Posts in Category: Videopoems

12 Sights of the Sea by Ian Gibbins

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A new version of a videopoem by Ian Gibbins, transferring the majority of the text, which had been entirely on-screen on an earlier version, into a voice-over. I find this approach much more effective, though the earlier version is undoubtedly more accessible to the deaf (and possibly also to the dyslexic). Here’s the Vimeo description:

… the rippling enfoldment, across the ebb, failure below deck, only By-the-Wind-Sailors … text originally published in Cordite 45: Silence (2014)… images and sounds recorded from the seas and islands around the Fleurieu Peninsula, South Australia.

Be sure to follow Ian’s blog to keep up with all his video- and music-making. He claims to be retired, but the evidence strongly suggests otherwise.

13 Ways of Looking at a Haiku + anagram mix by Jim Kacian

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Jim Kacian riffs on the famous Wallace Stevens poem, but in visual terms, featuring variants on an original theme. Filmed on Moosehead Lake, Maine, in 2016 and presented here during HaikuLife 2017, part of International Haiku Poetry Day, an initiative of The Haiku Foundation, held 17 April 2017.

That’s from the Haiku Foundation’s HaikuLife 2017 page, which also presents a companion video:

While creating 13 Ways of Looking at a Haiku for HaikuLife 2017, Jim Kacian became addicted to the anagrammatic possibilities of his “seed poem”. Here are 13 of what he feels are the best variations (he warns that many others are possible).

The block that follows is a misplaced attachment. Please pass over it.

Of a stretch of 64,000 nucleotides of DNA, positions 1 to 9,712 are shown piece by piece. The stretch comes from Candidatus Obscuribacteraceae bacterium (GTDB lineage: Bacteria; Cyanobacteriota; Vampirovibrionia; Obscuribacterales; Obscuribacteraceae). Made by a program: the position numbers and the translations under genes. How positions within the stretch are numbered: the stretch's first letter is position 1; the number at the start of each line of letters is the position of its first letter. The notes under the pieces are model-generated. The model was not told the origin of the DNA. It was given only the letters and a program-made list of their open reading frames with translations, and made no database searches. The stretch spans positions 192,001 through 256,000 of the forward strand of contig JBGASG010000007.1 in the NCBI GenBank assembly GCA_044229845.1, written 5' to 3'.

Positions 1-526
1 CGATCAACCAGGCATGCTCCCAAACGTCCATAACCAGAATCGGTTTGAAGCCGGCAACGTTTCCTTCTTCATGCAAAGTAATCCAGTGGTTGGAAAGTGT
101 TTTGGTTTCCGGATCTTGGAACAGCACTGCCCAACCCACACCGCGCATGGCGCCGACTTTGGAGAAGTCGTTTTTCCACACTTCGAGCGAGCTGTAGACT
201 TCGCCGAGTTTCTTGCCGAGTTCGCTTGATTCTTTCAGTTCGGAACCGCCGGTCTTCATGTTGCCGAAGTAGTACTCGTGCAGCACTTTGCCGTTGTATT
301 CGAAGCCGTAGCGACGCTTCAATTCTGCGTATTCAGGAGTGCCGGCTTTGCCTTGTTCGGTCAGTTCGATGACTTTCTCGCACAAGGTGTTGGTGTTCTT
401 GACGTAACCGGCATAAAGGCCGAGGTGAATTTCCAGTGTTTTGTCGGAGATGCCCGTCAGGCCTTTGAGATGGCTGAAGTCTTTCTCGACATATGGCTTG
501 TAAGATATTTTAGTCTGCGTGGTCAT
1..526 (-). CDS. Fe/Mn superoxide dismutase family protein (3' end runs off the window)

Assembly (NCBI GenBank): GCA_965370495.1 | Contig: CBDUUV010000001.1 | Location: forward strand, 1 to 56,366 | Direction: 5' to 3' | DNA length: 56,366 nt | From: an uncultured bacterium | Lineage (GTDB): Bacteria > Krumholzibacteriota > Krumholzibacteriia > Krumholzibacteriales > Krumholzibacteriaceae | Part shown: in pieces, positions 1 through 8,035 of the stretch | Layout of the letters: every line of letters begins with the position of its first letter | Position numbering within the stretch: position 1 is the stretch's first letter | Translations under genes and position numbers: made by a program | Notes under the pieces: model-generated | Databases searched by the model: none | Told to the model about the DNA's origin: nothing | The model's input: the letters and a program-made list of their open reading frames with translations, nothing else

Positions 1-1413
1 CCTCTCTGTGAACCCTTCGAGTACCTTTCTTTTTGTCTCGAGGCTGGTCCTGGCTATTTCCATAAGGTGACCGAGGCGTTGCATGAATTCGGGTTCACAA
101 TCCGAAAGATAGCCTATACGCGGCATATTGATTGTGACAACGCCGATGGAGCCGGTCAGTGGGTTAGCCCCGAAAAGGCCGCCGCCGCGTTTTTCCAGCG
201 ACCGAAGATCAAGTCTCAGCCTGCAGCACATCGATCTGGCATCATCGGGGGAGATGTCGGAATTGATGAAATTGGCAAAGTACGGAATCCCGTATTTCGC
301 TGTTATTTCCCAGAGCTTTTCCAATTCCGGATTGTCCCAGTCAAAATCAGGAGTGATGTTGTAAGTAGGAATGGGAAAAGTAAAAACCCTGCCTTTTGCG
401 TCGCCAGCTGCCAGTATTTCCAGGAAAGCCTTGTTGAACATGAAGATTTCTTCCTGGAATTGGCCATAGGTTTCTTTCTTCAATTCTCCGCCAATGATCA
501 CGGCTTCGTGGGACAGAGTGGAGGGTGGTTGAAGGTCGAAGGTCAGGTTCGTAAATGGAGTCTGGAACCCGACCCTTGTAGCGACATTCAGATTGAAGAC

Jim Kacian is one of the most prominent practitioners and publishers in the modern (gendai) English-language haiku scene. It’s great to see him taking such an innovative approach to haiku videopoetry here. Most haiku videos on YouTube and Vimeo are intensely conservative and boring, in my opinion, featuring little of the creative disjunction for which modern haiku is known.

Life, Life by Arseny Tarkovsky

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It’s always fascinating to see how different poetry-film makers will deploy the same text. In his film, Cameron Michael juxtaposes the dreamy text and soundtrack with time-lapse shots of New York City, while in Exiles, Bangladeshi director Amirul Rajiv uses black-and-white footage of a vast Rohingya refugee camp. Which is a better fit? How does our understanding of the poem change from one film to the other?